Originally Published: Saturday, 4 September 1999 Author: Marc Rassbach
Published to: featured_articles/Featured Articles Page: 1/1 - [Printable]

It's Time To Offer New Linux Branding

This article originated in osOpinion and is provided under the OpenContent License.

It's time to offer new Linux branding.

In the dawn of ancient time, there was once software which the source code was downloadable, and the majority of the licenses were not requiring payments. Some was GPLed, others BSD, and some required post cards sent. When you tried to explain this, there was no universal name, so you tried to describe the situation there was confusion....

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This article originated in osOpinion and is provided under the OpenContent License.

It's time to offer new Linux branding.

In the dawn of ancient time, there was once software which the source code was downloadable, and the majority of the licenses were not requiring payments. Some was GPLed, others BSD, and some required post cards sent. When you tried to explain this, there was no universal name, so you tried to describe the situation there was confusion.

And into the confusion came the words Open Source. A big tent for EVERYONE to come to. A branding.

Now it is time for the start of the erection of the next big tent. A time for the newest branding.

Linux Compatibility

Back in October 10, 1997 the Intel-based Unix community tried to get together and create the long sought after goal: A common binary for x86 opcode UNIX From http://www.telly.org/86open/orig.html "The goal of this effort is to encourage software developers to port to the UNIX-Intel platform by reducing the effort needed to support the diverse mix of operating systems of this kind currently available."

Events overtook this project....at least from a technical perspective. The final update of July 25th, 1999 at http://www.telly.org/86open/index.html says "With these announcements, the need for a distinct common binary is gone."

Like OpenSource was a matter of education, the branding of "Linux-compatible" now needs education.

Right now, the vendors of shrink-wrapped binaries are doing as the market is asking, they are porting to Linux. Except they are porting to "RedHat Linux" or "Slackware Linux", but not to "Any box that runs Linux binaries". You, the market, are not asking for the right thing. You, the market, are not asking for Linux-compatible binaries.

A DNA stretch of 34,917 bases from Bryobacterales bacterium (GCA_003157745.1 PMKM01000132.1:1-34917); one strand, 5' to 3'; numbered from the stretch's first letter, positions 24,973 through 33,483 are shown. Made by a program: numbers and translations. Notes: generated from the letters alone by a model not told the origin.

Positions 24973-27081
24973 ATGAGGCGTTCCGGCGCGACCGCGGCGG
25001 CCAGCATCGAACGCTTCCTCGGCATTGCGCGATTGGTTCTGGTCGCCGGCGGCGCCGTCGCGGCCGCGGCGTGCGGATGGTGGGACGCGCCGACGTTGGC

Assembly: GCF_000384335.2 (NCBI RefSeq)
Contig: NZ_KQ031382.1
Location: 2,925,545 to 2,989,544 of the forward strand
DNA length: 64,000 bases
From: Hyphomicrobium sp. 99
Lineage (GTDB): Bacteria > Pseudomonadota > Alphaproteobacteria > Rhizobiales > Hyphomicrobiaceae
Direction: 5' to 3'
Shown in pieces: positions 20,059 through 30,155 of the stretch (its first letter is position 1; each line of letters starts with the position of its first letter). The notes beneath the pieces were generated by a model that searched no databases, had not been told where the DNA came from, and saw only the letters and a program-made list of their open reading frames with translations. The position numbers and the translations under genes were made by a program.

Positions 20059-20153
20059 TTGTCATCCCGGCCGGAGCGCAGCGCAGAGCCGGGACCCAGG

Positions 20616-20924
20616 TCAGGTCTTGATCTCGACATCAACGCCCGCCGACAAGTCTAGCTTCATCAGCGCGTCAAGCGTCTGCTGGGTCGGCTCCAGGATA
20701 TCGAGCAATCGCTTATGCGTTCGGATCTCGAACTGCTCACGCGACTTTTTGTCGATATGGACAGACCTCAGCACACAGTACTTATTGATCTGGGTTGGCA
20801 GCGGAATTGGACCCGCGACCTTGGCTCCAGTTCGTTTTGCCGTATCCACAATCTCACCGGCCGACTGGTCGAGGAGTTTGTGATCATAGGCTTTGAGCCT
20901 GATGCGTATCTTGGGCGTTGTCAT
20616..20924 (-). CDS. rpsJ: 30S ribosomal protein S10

I have contacted 26 different vendors who have announced some form of "linux support". 8 have responded back, with IBM being the most inquisitive. *NONE* of them are aware, or plan on supporting the *WHOLE* universe of 86opcode Linux-binary-running Oses. They only want to support "RedHat" or "Suse" or "Slackware".

86Open only went the 1st mile. The downhill mile, the technical mile. The uphill mile is to ask vendors to support the concept of Linux-Compatibility. Start educating the vendors and the users. Let us raise the tent for all to enter!

How can the "Linux-Compatible" brand be built?

Simple.

Tell the vendors how EVERY (ok perhaps not every) Intel-based Unix now has a Linux binary run mode, and how if they write to a "Linux-Compatible" binary, they not only get the marketshare of "RedHat", but EVERY 86opcode Linux, AND BSD AND Solaris AND BSDI AND SCO. The WHOLE market. Not just a slice.

Tell the vendors how for the ENTIRE(1) 86opcode universe, they have then 2 releases. Windows and "Linux-Compatible." And that gets the vendor 100% coverage.

And all it takes is deciding to refer to "RedHat", "Slackware", "SCO", "Solaris" and even "BSD" as "Linux Compatible". The "Linux-Compatible" branding is even a way to get the warring factions of the 32 flavors of Linux-distributions (last count was 107) and the distro of the week to *ALL* agree, for the greater good. And, unlike the LSB (Linux standard binaries), the "Linux- Compatible" standard exists because SCO/Solaris/BSD are already there.

So remember: When you ask for a binary, just ask for "Linux Compatible". For it is time to raise the next big tent for us ALL to come to. It is time for the establishment of the "Linux- Compatible" brand!

(Ok, I am ignoring THEOS, PICK, Throughbred and whomever else I forgot.)

Marc Rassbach can be reached for response to this column by e-mailing him at marc@tandem.milestonerdl.com.





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